What Jobs' Passing Could Teach Hollywood

Before you go, we thought you'd like these...
Before you go close icon

I don't know if you heard, but Apple (NAS: AAPL) co-founder and phenomenally successful leader Steve Jobs passed away last Wednesday. In doing so, he also unveiled an incredibly obvious flaw in the movie industry.

In 1999, Time Warner (NYS: TWX) channel TNT produced a 97-minute original movie about Jobs and Microsoft (NAS: MSFT) creator Bill Gates. Starring Anthony Michael Hall as Gates and E.R. luminary Noah Wyle as Jobs, Pirates of Silicon Valley went on to become an award-winning cult favorite. Jobs himself hated the movie but loved Wyle's portrayal of him.

So this little number is hot right now. Only problem is, it's not easy to get your hands on a copy.

The usual suspects
Netflix
(NAS: NFLX) has it but only in DVD format, and Pirates is listed as a "long wait" here in Tampa Bay at least. Blockbuster and the DISH Network (NAS: DISH) mothership don't have it for steaming either. Physical stores carry one copy in all of Tampa, 30 miles away and -- of course -- rented out already.

How about Amazon.com (NAS: AMZN) ? Ah, DVD and VHS only. The disc "usually ships in 6 to 11 days," meaning that it's sold out. Bridesmaids could be yours tomorrow, you know. It's also the third most popular drama DVD on Amazon right now, behind Fast Five but ahead of X-Men: First Class and preorders for The Help. In other words, people are willing to pay good money for a full-priced retail copy today. And as I write this, there's only one VHS copy in stock -- act now!

Hulu? Nope. Broadcast TV? Nobody plans to air it in the foreseeable future, so put your TiVo (NAS: TIVO) remote away -- you won't be able to record it that way. TNT has an online pay-per-view platform, but its own film is nowhere to be seen.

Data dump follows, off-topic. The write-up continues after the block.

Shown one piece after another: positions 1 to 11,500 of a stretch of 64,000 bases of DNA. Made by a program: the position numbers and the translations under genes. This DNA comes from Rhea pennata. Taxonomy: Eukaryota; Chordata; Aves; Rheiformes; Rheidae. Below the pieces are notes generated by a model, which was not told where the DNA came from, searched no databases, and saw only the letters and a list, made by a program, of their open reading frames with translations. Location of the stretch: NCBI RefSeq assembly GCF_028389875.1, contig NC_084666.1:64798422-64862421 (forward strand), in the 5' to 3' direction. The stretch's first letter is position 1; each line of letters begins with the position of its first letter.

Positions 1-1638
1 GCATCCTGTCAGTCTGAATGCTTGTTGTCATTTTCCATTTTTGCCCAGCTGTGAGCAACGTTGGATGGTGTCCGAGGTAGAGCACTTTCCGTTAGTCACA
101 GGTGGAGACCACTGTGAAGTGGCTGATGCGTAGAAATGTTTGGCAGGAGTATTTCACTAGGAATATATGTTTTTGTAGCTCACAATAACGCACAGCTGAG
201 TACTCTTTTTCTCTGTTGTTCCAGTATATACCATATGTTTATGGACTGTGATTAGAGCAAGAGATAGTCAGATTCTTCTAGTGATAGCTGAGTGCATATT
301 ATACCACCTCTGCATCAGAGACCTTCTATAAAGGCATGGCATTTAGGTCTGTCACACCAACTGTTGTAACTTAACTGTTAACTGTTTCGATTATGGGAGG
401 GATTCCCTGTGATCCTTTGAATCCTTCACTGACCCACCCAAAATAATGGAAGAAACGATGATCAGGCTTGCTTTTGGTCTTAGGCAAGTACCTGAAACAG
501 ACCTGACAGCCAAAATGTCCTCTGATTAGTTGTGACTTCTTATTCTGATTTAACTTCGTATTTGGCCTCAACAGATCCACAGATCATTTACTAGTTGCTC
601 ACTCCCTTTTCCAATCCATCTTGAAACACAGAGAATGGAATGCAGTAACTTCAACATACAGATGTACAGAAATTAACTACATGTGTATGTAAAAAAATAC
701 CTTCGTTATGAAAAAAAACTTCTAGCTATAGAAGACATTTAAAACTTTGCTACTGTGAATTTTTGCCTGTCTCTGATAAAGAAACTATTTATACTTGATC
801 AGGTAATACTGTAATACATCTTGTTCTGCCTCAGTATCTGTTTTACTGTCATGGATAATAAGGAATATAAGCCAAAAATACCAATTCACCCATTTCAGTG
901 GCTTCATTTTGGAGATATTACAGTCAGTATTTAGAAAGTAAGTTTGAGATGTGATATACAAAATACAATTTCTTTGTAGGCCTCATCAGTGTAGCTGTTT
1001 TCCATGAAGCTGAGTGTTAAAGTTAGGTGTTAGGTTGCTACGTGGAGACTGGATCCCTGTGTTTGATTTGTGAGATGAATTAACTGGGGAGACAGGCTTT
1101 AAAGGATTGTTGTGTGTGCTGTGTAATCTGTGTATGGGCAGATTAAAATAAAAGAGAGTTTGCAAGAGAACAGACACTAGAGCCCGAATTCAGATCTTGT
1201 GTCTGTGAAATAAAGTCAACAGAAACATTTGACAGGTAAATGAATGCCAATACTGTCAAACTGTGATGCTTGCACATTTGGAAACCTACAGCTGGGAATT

See what I mean here? There's a bankable event happening, and Hollywood is letting the money slip through its fingers. By the time you get your disc from Amazon or Netflix, Jobs' passing will be old news. And nobody at Time Warner thought it'd be a good idea to sell streaming licenses to Hulu, Amazon, or Netflix on a one-off basis.

Eyes wide shut
So apart from already having the movie in your DVD (or VHS) library, the only reliable way to catch Pirates while it's still hot is, ironically, piracy. Whether by copyright-trampling direct downloads or unauthorized uploads to video-streaming sites, you have to step way outside legal bounds and funnel no money whatsoever to the film's stars, producers, or official distributors.

Keep your eyes open and you'll see this happening again, and again, and again. Whatever's happening in the world today, there's probably a movie or 12 that would tap right into the zeitgeist -- if only we could get our hands on them. And it's almost always ridiculously hard.

Netflix, Hulu, and others are ready to fill that money-sucking void. Will the studios ever realize the opportunities they're missing? Streaming can make piracy walk the plank, after all.

While waiting for that coin to drop (don't hold your breath!), take a moment to watch a short video report. New technology is changing everything, from how we enjoy entertainment to how we pay for stuff in the real world. "Your credit card may soon be worthless. Here's why..." will show you that the elephants must adapt before they become dinosaurs, and how you can invest in these revolutions. Watch it now -- it's only a click away and totally free!

At the time this article was published Fool contributorAnders Bylundowns shares of Netflix and TiVo, but he holds no other position in any of the companies discussed here. The Motley Fool owns shares of Apple and Microsoft.Motley Fool newsletter serviceshave recommended buying shares of Microsoft, Amazon.com, Apple, and Netflix, creating a bear put spread position in Netflix, and creating bull call spread positions in Microsoft and Apple. Try any of our Foolish newsletter servicesfree for 30 days. We Fools don't all hold the same opinions, but we all believe thatconsidering a diverse range of insightsmakes us better investors. You can check outAnders' holdings and a concise bio, follow him onTwitterorGoogle+, or peruseour Foolish disclosure policy.

Copyright © 1995 - 2011 The Motley Fool, LLC. All rights reserved. The Motley Fool has a disclosure policy.

Read Full Story

Want more news like this?

Sign up for Finance Report by AOL and get everything from business news to personal finance tips delivered directly to your inbox daily!

Subscribe to our other newsletters

Emails may offer personalized content or ads. Learn more. You may unsubscribe any time.

From Our Partners